Temporary BBQ Pit & Smoking Ban Lifted in All COH Parks
December 22, 2011 -- Mayor Annise Parker, the Houston Parks and Recreation Department (HPARD) and the Houston Fire Department (HFD) are pleased to announce that the temporary grilling & smoking ban enacted in September of this year in response to unprecedented drought conditions is being lifted for all City of Houston parks, effective Friday, December 23, 2011.
“We’ve been able to make enough progress on the removal of dead trees in the 12 city parks where the ban had remained in effect to lift the ban entirely,” said Mayor Parker. “We appreciate the support that our citizens have given us during the past few months as we've all faced the effects of this year's drought.”
Since September, HPARD's Forestry Division has been working to reduce the fuel load in City parks, esplanades and other green spaces. This process is expected to wrap up sometime in early 2012, barring any unforeseen weather delays.
“We thank all Houstonians for their patience over the past few months as we have all worked together to deal with the aftermath of the 2011 drought,” said Joe Turner, Director, Houston Parks and Recreation Department.
“Our forestry/green space staff has been working with our contractor to remove hazardous trees from our parks and green spaces, taking down more than 8,000 trees so far. We are now planning to Re-Plant Houston during our annual Arbor Day Celebration on January 21st and hope that Houstonians will keep this volunteer project in mind as they make their New Year’s resolution plans.”
“Even though the temporary ban on grilling and smoking has been lifted, certain types of open burning are always prohibited within the City without an approved permit,” said HFD Executive Assistant Chief Richard Galvan. “This includes fireworks, bonfires, rubbish fires, campfires, trench fires, or other fires in an outdoor location where fuel being burned is not contained in an approved incinerator, such as an outdoor fireplace, barbecue grill or barbecue pit.”
While the temporary BBQ pit & smoking ban will be lifted for all COH parks, the drought still continues in the region and our area’s rainfall count is still below normal. Citizens are advised to continue to keep the following fire safety tips in mind:
- Portable barbecue pits, charcoal grills and other open-flame cooking devices outside of a building should not be operated on combustible balconies or located within 10 feet of combustible walls or roofs or other combustible materials.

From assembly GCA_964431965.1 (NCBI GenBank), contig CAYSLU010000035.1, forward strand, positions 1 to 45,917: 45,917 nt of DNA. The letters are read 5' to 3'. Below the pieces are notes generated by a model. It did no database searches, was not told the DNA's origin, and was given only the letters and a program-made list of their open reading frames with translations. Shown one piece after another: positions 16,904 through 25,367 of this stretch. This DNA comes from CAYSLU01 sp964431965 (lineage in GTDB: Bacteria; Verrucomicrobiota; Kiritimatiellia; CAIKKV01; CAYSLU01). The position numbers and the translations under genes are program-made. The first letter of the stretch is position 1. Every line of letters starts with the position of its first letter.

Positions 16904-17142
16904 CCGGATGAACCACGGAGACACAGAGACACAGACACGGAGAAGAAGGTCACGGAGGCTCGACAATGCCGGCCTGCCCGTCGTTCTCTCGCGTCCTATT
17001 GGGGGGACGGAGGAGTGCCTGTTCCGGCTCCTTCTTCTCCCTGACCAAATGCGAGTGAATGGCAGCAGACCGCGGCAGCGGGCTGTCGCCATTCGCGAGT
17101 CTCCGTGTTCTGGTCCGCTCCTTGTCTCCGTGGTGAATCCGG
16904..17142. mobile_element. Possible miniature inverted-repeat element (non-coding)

- When igniting the barbecue charcoal, use a charcoal lighter, not gasoline. Gasoline can flash violently in and around the pit causing serious injuries to anyone in the area of the flash. A fire extinguisher or charged garden hose should be handy while the fire is burning. Check the pit frequently to ensure that it is okay.
- Hot ash and coals from barbecue pits and charcoal burners should be placed in a non-combustible container until cooled or thoroughly saturated with water, before being disposed.
Vehicles, Trailers and Tools
- Park vehicles so that the exhaust system does not come in contact with dry grass, leaves, or weeds.
- Adjust the safety chains on trailers to ensure they don’t drag and create sparks that can cause roadside starts.
- Keep lawn mowers and agricultural equipment in proper working condition and avoid rocks and other materials which might cause a spark.
- Do not weld or cut without a spotter, a water source and a shovel.
- Notify the electric power company when dead trees or overhanging limbs endanger the electric wires. The wires may touch each other or the ground, causing sparks that start fires.
Cigarettes or Other Smoking Materials
- Another cause of accidental fires is carelessly discarded cigarettes or other smoking materials. They can smolder for hours and should be completely doused with water before being discarded in a safe manner, rather than tossed out a window or on the ground.
- Texas’ arson law includes felony punishment for anyone whose cigarette recklessly sets fire to a building or injures anyone. Arson is a second-degree felony in Texas, punishable by up to 20 years in prison, but if a person is hurt or killed or if the fire involves a church, arson is a first-degree felony with possible punishment of up to life in prison.